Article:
- Known as: British Sculptor
- Born: January 10, 1903, Wakefield, West Yorkshire, UK
- Birthname: Jocelyn Barbara Hepworth
- Died: May 20, 1975, St Ives, Cornwall (fire)
The shadows from the sculptures of Dame Barbara Hepworth cover all that came after in British sculpture. She was one of the first British abstract sculptors. Up to her final years she was a direct carver in wood and stone; it was only late on in her career that she used bronze.
She was married to Ben Nicholson from 1933 to 1951.
She was in Italy between 1924 and 1925.
In her late 20s, she became interested in abstract form; it was around then that she started piercing holes in her sculpture.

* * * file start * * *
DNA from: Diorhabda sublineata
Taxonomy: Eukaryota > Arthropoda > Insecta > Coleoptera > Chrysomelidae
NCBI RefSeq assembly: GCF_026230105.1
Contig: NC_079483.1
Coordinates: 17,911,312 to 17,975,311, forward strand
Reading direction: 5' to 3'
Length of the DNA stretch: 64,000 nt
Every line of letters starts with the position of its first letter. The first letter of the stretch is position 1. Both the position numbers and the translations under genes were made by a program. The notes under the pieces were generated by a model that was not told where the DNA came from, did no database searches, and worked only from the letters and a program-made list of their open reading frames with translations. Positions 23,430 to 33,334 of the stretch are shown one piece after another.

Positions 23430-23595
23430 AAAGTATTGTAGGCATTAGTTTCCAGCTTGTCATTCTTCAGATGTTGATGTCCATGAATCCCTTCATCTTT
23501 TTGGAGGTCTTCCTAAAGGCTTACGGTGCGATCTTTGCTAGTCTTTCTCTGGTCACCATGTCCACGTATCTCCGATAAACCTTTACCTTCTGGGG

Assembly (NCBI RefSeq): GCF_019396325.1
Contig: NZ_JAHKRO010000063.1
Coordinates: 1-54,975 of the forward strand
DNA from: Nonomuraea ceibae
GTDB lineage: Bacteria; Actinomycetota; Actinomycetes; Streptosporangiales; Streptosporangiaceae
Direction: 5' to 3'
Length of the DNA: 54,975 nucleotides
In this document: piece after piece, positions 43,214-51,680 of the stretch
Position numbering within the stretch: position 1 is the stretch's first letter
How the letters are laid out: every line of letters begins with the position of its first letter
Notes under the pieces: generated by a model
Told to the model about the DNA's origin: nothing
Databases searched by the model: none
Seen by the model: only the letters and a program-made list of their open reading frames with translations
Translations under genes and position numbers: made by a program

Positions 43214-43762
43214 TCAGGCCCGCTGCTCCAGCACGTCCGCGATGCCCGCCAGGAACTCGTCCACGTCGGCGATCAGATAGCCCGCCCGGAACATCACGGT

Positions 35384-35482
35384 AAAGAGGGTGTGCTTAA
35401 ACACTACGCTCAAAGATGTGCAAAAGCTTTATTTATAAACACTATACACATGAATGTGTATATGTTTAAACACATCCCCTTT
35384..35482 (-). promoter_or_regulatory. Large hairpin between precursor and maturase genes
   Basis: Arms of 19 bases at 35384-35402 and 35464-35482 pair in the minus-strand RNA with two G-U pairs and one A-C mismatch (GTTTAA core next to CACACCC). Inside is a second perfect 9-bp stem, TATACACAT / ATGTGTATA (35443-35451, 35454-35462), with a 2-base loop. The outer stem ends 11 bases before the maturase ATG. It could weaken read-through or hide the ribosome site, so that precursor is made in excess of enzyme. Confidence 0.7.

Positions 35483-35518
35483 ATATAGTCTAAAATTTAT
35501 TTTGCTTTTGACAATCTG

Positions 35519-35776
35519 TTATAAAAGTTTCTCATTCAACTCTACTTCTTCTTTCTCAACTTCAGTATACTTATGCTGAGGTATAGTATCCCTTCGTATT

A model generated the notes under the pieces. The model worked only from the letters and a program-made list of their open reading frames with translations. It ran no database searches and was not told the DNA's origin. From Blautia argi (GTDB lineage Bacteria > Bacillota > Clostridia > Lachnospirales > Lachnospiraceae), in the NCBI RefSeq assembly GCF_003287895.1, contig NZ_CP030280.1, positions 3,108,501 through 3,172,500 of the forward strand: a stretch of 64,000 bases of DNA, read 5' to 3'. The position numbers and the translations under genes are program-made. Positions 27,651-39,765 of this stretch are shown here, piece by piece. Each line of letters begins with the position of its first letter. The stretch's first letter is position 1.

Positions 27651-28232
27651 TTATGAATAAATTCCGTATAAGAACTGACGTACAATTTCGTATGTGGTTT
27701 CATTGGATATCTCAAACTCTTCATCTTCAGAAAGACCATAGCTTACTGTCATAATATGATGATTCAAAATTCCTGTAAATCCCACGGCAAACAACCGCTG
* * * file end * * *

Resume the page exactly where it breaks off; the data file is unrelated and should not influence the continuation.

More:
She trained in Leeds where she met and became friends with Henry Moore.
The work of the Romanian sculptor Constantin Brancusi (1876-1957) was a big influence on her work.
Today, she is perhaps best remembered, or widely remembered, for her association with St Ives, Cornwall. She settled there in 1939 and her studio is now a museum.
It was in St Ives that she worked on a series of abstract works in which the large masses are set off by string or wire.
Her son was killed in 1953 while serving with the Royal Air Force. As a memorial to her son, she made a Madonna for the church in St Ives.
Her studio in St Ives is now the Barbara Hepworth Museum. Places where her work can be seen in open places are Harlow New Town, Essex, Hatfield, Herts., the Royal Festival Hall, Dulwich Park in south London, State House, London, and the United Nations Building in New York.
- London (Tate, V&A)